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Going Places with Languages in Europe Practical language skills and civic education – teaching language through debates Katarzyna Urban, PhD Wolverhampton, 11.06.2013. Project Number: UK/11/LLP-LdV/TOI-423.

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project number uk 11 llp ldv toi 423

Going Places with Languages in EuropePracticallanguageskills and civiceducation – teachinglanguagethroughdebatesKatarzyna Urban, PhDWolverhampton, 11.06.2013

Project Number: UK/11/LLP-LdV/TOI-423


Practicallanguageskills – enablestudents to communicateinthe target language, thatisexpressthemselvesinspeaking and writing and beingable to understand a textorspokenlanguage


Practicallanguageskillsrelated to thecontent

  • Why not useciviccontents as materials thatcanstimulatelanguage learning
why civic education in language learning
Whyciviceducationinlanguage learning?
  • We want young people to leave school or college with an understanding of the complexfunctions of adult society, and with the social and moral awareness to thrive in it.
  • Citizenship education is about enabling people to make their own decisions and to take responsibility for their own lives and their communities.
citizenship issues are
Citizenship issues are:
  • real: actually affect people's lives;
  • topical: current today;
  • sometimes sensitive: can affect people at a personal level, especially when family or friends are involved;
  • often controversial: people disagree and hold strong opinions about them;
  • ultimately moral: relate to what people think is right or wrong, good or bad, important or unimportant in society.
why civic education in language learning1
Whyciviceducationinlanguage learning?
  • Itis not a separateschoolsubject, somecontentisintegratedintoPolish, history, socialstudies
  • Givesopportunity to reflect back on one’sown country and get to know and understandothersocieties
  • Prepare for futuremobility
  • Motivatesstudents, especially on higherlevels on L2
  • Givesopportunities for individualised learning
  • Canserve as problem-solvingtool
c itizenship education and language learning have a lot in common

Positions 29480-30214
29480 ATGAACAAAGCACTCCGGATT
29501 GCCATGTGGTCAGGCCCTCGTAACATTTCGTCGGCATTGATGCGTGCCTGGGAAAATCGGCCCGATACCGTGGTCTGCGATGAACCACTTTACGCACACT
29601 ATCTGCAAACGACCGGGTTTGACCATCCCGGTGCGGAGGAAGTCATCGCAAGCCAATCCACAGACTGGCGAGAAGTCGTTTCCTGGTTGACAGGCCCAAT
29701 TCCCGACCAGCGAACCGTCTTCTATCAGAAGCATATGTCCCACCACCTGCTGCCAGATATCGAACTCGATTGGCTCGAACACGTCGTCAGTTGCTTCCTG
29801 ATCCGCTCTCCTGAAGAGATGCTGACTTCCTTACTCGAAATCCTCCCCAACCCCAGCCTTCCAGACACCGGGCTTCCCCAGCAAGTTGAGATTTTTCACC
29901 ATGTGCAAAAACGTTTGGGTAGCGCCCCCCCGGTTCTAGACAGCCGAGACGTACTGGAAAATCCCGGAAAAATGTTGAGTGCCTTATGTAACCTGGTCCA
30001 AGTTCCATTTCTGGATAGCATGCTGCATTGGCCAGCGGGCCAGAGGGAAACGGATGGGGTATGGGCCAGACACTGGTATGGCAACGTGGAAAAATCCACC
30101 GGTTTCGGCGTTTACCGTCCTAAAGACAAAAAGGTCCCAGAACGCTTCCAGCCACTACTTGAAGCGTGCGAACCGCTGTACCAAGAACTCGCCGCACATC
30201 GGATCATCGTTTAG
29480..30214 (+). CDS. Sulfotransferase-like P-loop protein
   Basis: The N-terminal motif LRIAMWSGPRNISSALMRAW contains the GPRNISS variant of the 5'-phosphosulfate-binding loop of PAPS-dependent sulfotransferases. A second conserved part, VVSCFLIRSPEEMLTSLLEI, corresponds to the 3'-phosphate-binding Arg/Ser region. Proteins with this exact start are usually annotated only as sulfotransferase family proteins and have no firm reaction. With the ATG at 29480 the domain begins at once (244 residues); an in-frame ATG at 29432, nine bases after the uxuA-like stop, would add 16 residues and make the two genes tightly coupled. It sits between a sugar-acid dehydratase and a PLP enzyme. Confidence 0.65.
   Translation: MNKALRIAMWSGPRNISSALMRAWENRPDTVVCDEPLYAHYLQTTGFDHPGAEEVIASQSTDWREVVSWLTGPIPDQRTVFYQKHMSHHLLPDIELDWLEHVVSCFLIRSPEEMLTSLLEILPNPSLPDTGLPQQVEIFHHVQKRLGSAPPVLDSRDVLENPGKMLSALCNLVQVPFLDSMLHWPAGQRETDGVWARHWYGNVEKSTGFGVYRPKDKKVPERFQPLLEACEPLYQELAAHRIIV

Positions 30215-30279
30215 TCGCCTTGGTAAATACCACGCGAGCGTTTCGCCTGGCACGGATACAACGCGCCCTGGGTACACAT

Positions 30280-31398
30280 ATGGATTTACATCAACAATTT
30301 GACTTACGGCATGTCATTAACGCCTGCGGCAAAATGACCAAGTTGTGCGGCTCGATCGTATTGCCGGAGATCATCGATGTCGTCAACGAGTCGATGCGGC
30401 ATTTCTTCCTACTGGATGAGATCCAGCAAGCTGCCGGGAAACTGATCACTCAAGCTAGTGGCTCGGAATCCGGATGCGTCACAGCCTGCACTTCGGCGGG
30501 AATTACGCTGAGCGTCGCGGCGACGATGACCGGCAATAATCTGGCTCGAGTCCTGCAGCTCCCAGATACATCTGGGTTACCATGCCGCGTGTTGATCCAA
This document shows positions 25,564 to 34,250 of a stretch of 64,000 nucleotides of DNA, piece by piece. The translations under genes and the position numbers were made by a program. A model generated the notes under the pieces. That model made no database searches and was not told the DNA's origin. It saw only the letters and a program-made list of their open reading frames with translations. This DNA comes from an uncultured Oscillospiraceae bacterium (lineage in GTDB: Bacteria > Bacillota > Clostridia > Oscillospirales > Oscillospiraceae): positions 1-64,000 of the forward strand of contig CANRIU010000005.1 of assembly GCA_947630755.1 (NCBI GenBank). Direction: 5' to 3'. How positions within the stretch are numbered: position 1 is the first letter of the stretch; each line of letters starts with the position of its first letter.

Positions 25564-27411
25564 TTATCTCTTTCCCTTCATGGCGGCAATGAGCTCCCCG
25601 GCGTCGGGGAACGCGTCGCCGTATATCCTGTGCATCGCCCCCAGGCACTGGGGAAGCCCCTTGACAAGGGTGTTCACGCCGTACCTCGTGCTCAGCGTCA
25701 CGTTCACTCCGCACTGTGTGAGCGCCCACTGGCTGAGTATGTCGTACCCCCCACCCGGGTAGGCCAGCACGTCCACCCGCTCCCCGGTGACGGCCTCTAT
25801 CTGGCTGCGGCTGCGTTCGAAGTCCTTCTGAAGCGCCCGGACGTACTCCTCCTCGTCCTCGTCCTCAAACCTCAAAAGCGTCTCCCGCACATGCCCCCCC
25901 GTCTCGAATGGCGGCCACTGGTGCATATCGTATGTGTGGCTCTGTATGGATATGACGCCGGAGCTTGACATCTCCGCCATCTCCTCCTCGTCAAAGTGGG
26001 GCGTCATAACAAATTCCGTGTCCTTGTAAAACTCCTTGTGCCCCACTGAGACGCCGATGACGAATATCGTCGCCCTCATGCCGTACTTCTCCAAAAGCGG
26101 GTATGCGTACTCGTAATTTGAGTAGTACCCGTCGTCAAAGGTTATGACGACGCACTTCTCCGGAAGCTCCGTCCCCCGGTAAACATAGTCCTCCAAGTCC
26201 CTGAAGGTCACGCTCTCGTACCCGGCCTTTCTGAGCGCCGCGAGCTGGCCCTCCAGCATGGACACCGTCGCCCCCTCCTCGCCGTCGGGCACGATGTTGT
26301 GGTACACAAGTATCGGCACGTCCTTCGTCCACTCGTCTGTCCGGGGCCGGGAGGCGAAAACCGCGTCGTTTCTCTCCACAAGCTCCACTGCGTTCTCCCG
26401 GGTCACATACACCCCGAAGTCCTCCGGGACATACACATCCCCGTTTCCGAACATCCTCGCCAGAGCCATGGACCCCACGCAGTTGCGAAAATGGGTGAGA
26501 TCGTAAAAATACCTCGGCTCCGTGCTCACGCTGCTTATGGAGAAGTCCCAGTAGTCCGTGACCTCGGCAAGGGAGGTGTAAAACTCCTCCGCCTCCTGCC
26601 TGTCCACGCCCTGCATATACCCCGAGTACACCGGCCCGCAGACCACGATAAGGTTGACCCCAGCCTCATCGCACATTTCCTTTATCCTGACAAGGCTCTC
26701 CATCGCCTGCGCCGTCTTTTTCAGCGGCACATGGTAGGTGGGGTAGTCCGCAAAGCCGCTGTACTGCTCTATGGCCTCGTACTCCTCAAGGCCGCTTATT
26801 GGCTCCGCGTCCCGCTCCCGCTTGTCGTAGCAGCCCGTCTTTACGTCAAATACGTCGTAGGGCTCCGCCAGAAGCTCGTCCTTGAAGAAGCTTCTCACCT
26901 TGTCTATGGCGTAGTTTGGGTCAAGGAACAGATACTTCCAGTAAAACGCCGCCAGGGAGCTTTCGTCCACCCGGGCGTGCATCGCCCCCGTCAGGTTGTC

Citizenshipeducation and language learning have a lot incommon:
  • active: emphasises learning by doing;
  • interactive: uses discussion and debate;
  • relevant: focuses on real-life issues facing young people and society;
  • critical: encourages young people to think for themselves;
  • collaborative: employs group work and co-operative learning;
  • participative: gives young people a say in their own learning.
fll and citizenship teaching ideas
FLL and citizenshipteachingideas
  • Useinterestingfacts and figures, e.g. nearly half the world's population lives on less than $2 a day and 0.5% of the world's population holds more than a third of the world wealth.
  • Usecurrent news as a trigger to discusskeyissues, e.g. recentfloodsin Polandand Germany to discussclimatechanges
  • Useissueslearnerscanconnecteasily, e.g. wearing a helmetwhenbiking as a discussion on roadsafety
teaching ideas
  • Classroom Rules (Use as a discussion starter and a writing/drawing prompt.)Start a discussion about the rules that should be followed in your classroom. Write each rule as it is discussed on the board or a chart. Talk about why each rule is important. If students don't suggest anything like the following rules, which relate to the five themes, you can add them:
  • Tell thetruth.
  • Be caring.
  • Respectothers.
  • Be responsible for what you do and say.
  • Be brave enough to do the right thing and to ask for help when you need it.
teaching ideas1
  • Sharing Stories (Use as a discussion starter.)One way of exploring the five themes is simply to ask students to tell about their experiences. Youmaywish to usethefollowingprompts:
  • Tell a story about a time you told the truth, even though that was a difficult thing to do.
  • Tell a story about a time you felt happy or sad for somebody or something.
  • Tell a story about someone you respect.
  • Tell a story about a time you took responsibility for something you had done or said.
  • Tell a story about being brave?
teaching ideas2
  • What Could Happen Next? (Use as a prompt for discussion, drawing, or writing.)Ask students to discuss, draw, or write in response to the following questions:
  • You find a watch on the playground. Whatcouldhappennext?
  • Everybody is in a hurry. A childnear you trips and falls down. Whatcouldhappennext?
  • Your teacher asks the class to be quiet after somebody said something really funny. Whatcouldhappennext?
  • You borrowed a pencil from the teacher's desk and lost it. Whatcouldhappennext?
  • You think somebody is being cruel by making fun of a kid on the playground. Whatcouldhappennext?
and now for
And now for…

Civiceducation and practical L2 skillsin action

Let’smove to Nałęczów, ZS im. Chmielewskiego